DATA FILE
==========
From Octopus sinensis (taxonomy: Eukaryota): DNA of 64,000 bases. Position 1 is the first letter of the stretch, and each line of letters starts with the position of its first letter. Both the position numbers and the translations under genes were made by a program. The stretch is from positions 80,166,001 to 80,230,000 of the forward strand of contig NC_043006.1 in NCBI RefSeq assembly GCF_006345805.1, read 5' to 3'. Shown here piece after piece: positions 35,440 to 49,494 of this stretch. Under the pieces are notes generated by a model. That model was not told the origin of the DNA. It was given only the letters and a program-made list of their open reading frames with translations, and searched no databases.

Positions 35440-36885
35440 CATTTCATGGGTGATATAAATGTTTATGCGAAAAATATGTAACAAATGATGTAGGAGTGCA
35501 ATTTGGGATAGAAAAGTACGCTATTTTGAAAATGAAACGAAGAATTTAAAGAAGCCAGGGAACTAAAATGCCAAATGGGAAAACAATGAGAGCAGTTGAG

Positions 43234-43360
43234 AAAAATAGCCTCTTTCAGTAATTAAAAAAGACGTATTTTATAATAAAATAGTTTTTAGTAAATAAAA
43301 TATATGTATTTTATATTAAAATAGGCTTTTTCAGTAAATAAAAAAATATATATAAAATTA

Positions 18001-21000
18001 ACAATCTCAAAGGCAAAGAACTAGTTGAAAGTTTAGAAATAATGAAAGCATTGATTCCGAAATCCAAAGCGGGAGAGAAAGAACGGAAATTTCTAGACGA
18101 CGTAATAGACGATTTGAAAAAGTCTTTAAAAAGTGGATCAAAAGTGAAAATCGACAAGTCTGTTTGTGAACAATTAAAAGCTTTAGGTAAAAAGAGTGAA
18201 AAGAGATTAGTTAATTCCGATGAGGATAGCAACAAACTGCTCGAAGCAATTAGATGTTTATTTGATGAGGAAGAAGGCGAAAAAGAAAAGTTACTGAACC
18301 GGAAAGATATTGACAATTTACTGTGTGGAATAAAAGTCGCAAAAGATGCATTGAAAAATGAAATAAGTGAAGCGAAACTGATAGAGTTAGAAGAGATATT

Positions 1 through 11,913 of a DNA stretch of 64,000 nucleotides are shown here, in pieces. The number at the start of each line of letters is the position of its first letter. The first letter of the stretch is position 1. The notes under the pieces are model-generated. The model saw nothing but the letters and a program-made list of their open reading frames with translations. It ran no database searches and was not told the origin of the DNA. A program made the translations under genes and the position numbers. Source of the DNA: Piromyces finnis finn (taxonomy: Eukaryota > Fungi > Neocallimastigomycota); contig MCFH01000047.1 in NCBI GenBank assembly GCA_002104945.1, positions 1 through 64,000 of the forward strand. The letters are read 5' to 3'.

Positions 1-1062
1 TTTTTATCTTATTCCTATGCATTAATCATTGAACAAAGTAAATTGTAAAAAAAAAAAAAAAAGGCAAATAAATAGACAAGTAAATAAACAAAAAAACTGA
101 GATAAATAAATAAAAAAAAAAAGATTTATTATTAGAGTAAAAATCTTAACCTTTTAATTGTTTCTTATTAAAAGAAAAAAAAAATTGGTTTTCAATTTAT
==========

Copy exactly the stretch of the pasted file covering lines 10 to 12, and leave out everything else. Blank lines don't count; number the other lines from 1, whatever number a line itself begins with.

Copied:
18101 CGTAATAGACGATTTGAAAAAGTCTTTAAAAAGTGGATCAAAAGTGAAAATCGACAAGTCTGTTTGTGAACAATTAAAAGCTTTAGGTAAAAAGAGTGAA
18201 AAGAGATTAGTTAATTCCGATGAGGATAGCAACAAACTGCTCGAAGCAATTAGATGTTTATTTGATGAGGAAGAAGGCGAAAAAGAAAAGTTACTGAACC
18301 GGAAAGATATTGACAATTTACTGTGTGGAATAAAAGTCGCAAAAGATGCATTGAAAAATGAAATAAGTGAAGCGAAACTGATAGAGTTAGAAGAGATATT